If you are a parent going through a divorce, or if you have never been married to your child’s other parent and are ending the relationship, you may need information about child support. In Maine, both parents, whether married or not, are obligated to support their children.
Maine follows the “Income Shares Model” which means that courts will estimate the amount parents spend on their children when both parents and children live together in one household (as if the family were still intact) and then divide this amount between the parents based on their incomes.
Judges ordering child support in Maine refer to the current version of the Child Support Guidelines contained in Title 19-A, Chapter 63, of the Maine Revised Statutes, and the state’s Schedule of Basic Child Support Obligation (Court Form FM 84). The schedule shows the total amount of support both parents must pay based on their combined gross incomes (explained in detail below) and the number of children they have together. There are separate support amounts listed for children under age 12 and children ages 12-17, based on the state’s determination that costs of raising older children are somewhat higher. Each parent is responsible for a percentage of the total support obligation based on that parent’s income share. For example, if parent A earns $600 per week and parent B earns $400 per week, parent A would be responsible for 60% of the support amount (600 divided by 1,000) and parent B for 40% of the support amount (400 divided by 1,000).
Obtaining an accurate child support figure requires multiple steps, and the guidelines are fairly complex. The Maine Judicial Branch provides forms and information on its website for parents who wish to handle their own child support case. Navigating through the materials on your own can be quite challenging. If you’re having trouble with the forms and calculations, contact an attorney for help.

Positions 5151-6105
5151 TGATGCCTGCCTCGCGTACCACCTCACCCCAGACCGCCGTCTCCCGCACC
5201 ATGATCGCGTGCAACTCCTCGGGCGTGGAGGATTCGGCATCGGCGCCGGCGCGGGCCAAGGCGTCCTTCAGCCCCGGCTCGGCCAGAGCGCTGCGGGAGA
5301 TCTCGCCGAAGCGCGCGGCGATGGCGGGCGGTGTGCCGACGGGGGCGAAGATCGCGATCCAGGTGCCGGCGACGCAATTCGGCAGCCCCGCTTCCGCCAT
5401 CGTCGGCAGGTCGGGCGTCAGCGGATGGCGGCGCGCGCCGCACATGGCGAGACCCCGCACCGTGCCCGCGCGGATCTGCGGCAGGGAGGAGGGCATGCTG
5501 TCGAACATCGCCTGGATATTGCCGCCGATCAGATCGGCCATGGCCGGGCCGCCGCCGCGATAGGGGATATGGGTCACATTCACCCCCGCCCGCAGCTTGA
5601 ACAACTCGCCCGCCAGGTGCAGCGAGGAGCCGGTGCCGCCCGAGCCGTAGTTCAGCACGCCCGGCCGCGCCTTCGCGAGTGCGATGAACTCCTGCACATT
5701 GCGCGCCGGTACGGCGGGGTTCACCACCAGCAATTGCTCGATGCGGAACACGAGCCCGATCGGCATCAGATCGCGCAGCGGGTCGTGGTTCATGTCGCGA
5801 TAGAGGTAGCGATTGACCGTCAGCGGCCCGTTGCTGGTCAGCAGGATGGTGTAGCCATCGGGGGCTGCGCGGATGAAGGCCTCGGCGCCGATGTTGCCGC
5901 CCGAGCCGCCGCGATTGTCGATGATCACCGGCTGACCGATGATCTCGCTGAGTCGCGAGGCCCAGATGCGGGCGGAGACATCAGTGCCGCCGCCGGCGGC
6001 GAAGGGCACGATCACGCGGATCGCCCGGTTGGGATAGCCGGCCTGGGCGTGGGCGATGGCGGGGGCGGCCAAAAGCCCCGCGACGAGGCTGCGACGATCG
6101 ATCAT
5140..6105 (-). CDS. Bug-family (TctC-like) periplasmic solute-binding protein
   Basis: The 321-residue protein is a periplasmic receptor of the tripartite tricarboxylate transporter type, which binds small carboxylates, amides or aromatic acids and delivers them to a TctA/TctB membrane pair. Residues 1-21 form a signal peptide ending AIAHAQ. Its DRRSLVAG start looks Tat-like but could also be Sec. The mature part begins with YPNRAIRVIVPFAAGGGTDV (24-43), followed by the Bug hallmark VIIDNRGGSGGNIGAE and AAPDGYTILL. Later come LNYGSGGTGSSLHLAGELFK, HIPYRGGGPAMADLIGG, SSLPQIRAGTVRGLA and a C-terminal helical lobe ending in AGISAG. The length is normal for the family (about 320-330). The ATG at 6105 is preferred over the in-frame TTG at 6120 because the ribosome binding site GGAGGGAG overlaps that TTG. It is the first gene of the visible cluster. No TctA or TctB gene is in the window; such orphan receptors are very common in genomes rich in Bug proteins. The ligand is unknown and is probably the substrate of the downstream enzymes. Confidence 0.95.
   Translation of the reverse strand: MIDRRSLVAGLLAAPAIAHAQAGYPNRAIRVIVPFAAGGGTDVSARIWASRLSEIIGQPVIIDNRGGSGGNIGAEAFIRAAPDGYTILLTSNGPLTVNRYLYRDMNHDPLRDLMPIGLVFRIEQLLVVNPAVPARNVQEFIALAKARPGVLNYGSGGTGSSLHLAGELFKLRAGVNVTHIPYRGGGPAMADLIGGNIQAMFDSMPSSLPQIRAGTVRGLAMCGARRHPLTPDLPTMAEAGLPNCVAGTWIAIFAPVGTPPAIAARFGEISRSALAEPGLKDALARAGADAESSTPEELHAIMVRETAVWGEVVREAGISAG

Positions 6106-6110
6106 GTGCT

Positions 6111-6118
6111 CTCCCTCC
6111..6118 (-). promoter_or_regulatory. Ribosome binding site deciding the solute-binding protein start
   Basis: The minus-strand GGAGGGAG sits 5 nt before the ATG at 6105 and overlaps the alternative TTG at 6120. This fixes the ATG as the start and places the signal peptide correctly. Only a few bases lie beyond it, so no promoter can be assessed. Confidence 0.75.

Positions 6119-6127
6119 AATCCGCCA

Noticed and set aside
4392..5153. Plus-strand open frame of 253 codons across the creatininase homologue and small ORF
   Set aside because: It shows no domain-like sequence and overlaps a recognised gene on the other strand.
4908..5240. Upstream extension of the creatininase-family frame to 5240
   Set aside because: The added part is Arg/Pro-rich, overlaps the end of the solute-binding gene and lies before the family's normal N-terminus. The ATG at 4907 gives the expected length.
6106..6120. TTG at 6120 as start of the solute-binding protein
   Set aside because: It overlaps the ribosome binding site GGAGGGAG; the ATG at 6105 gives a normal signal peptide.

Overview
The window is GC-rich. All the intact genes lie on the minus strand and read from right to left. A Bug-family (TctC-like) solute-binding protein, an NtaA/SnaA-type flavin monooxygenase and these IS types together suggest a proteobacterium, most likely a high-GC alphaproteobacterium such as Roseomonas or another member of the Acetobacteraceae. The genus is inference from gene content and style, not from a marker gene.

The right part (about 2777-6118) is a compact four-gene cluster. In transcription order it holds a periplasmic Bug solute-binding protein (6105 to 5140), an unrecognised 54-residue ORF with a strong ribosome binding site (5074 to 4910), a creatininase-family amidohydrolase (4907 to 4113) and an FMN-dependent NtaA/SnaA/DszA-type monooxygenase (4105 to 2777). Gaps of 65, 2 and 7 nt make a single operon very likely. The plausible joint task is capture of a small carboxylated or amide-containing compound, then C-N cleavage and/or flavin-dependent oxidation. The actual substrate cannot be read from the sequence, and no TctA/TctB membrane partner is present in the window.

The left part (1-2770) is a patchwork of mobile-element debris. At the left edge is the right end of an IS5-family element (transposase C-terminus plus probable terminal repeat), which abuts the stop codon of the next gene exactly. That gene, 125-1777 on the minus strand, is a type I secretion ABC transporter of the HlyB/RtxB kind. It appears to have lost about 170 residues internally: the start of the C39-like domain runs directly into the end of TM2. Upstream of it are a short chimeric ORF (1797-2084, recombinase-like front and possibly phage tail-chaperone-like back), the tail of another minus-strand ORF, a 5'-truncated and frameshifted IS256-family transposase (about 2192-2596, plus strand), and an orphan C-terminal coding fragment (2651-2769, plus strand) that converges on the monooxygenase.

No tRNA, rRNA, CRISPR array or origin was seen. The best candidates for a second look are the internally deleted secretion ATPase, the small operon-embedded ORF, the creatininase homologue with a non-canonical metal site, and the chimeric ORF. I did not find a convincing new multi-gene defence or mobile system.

You can also try using this quick child support calculator, but keep in mind that the calculator won’t take into account any adjustments for shared parenting or other unusual situations.
Gross income generally includes all kinds of pre-tax income, whether earned or unearned. Common examples are wages, commissions, self-employment earnings, disability payments, and investment income. Gross income includes alimony you receive from a former spouse who isn’t the parent of a child in the current case, but it doesn’t include child support you receive for children from other relationships. If you’re self-employed, you can deduct necessary costs of doing business from your gross receipts to get your gross income, but be aware that the allowable deductions are very limited and may not include everything allowed by the IRS. Gross income also includes the value of any fringe benefits you receive that reduce your living expenses, such as housing or a car. The guidelines include a complete definition of gross income and the Financial Statement contains a breakdown of the most common types.
After calculating your gross income, you can deduct any child support or spousal support you pay in another case. If you are the parent who will be paying support in this case, you may also be able to deduct an amount for the support of children from another relationship who are living in your home. The worksheet will help you calculate all applicable deductions.
In addition to counting actual income, if a court believes that a parent is choosing not to work, or is choosing to work at a lower-paying job than the parent is qualified for, it may also include potential income based on that parent’s education, experience, and available job opportunities.